The optical waveguides g1, . . . , gn are made by removing the top confinement layer 9, the guide layer 8, and the intermediate confinement layer 7. In the example described, this removal of matter is performed in known manner by dry etching (RIE, RIBE, or IBE).
Each waveguide gk of the bundle (where k is an integer in the range 1 to n) has end portions referenced 12 connected to the expansion zones 2 and 3, and between said end portions 12 it has rectilinear portions referenced 13 and one or more curved portions 91 interconnecting said rectilinear portions. The structure of each optical waveguide gk is of the "diluted" type, having birefringence of the order of 5×10-3, with light propagating in a broad mode in the guide layers 6 and 8.
To make a polarization rotator rk on a rectilinear portion 13 of a waveguide gk, the top confinement layer 9 is etched in a special way. More precisely, as shown in FIGS. 2, 5, and 6, the top confinement layer 9 is etched so as to make a succession of alternating patterns 15 and 16 deposited on either side of a mid surface P associated with the corresponding optical waveguide gk, and having a generator line that is perpendicular to the plane of the layers. Each of the alternating patterns 15 and 16 has a width L that is half the width of the waveguide gk, i.e. in the embodiment described the width L is equal to 2 μm. In bends, the structure of the rotator rk is asymmetrical, with the alternating patterns no longer being of a width equal to half of the width of the waveguide. More precisely, as shown in FIGS. 3, 7, and 8, the top confinement layer 9 is etched in the curved portions 19 of each waveguide gk in such a manner as to make a succession of alternating patterns 17 and 18 disposed on either side of a surface P' having its generator line perpendicular to the plane of the layers. The patterns 18 situated on the concave side of the bend are of width L' that is greater than half the width of the waveguide, while the patterns 17 situated on the opposite side are of width L" that is less than half the width of the waveguide. In the end portions 12, the top confinement layer 9 extends over the entire width of the waveguide, which is equal to 3 μm in the embodiment described.
The lengths of the alternating patterns 15, 16, 17, and 18 are the same for all of the optical waveguides gk under consideration. These lengths are equal to λ(nTE -nTM) where nTE and nTM designate the effective refractive indices depending on polarization and the type of structure concerned: structure loaded (by the patterns 16 and 18) on the concave side of the bundle of waveguides; or structure loaded (by the patterns 15 and 17) on the opposite side. Each pattern performs a fraction of the polarization rotation required in the optical waveguide concerned in order to permute the TE and TM polarization modes so as to ensure that the optical paths travelled by the TE and TM polarization modes are of equal length. By permuting the TE and TM polarization modes in this way, the central wavelengths of the filter for the TE and TM polarization modes are equal:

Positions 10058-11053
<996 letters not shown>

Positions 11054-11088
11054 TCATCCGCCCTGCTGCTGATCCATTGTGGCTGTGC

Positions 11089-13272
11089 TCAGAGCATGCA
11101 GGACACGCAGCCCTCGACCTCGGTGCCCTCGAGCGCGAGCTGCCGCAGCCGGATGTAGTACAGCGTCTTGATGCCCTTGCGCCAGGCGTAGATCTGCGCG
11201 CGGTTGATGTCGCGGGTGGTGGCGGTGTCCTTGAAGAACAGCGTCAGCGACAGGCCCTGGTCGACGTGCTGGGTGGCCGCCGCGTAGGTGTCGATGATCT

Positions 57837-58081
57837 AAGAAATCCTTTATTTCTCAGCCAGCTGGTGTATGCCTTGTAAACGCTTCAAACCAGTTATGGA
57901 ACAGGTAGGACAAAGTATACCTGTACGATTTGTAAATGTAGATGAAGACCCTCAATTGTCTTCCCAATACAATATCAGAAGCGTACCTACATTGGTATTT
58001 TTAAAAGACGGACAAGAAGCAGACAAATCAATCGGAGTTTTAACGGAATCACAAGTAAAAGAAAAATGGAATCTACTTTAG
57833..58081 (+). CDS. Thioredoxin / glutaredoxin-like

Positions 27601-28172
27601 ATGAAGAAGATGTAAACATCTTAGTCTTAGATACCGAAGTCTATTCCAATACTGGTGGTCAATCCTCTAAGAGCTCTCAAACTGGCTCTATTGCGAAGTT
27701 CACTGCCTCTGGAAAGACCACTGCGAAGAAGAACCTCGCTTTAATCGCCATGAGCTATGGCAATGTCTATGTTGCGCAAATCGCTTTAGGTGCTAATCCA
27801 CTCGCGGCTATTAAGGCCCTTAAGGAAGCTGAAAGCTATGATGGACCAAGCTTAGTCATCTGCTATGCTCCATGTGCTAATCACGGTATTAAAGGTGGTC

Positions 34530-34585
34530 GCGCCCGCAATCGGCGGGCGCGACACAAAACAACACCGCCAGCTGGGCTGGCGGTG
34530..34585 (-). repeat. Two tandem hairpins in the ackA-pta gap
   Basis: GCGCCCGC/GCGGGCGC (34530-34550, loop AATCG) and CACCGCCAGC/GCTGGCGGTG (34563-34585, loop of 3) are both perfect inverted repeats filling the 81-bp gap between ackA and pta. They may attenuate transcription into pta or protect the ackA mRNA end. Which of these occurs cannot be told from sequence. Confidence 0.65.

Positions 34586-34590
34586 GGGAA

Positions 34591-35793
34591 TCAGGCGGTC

λOTE =(1/2nTE ΔL+1/2nTM ΔL)/m
λOTM =(1/2nTM ΔL+1/2nTE ΔL)/m
where ΔL is the difference in length between two consecutive optical waveguides (gk+1, gk) in the bundle of optical waveguides g1, . . . , gn, and m is the diffraction order.
Finally, the invention makes it possible to obtain a multi-wavelength filter that is insensitive to polarization, and that is suitable for being integrated within a monolithic structure with other optical or opto-electronic components (since the disturbing structures that serve to obtain the variations in the effective refractive index of the optical waveguides are made out of the same materials as the remainder of the filter).
The invention is not limited to the embodiment described above. In particular, the diluted type structure may be replaced by a non-diluted type structure having an effective refractive index close to the index of the substrate so as to obtain small birefringence (relative to the substrate).
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|International Classification||G02B6/34, G02B6/126|
|Cooperative Classification||G02B6/126, G02B6/12011, G02B6/12023|
|European Classification||G02B6/126, G02B6/12M2P, G02B6/12M2A|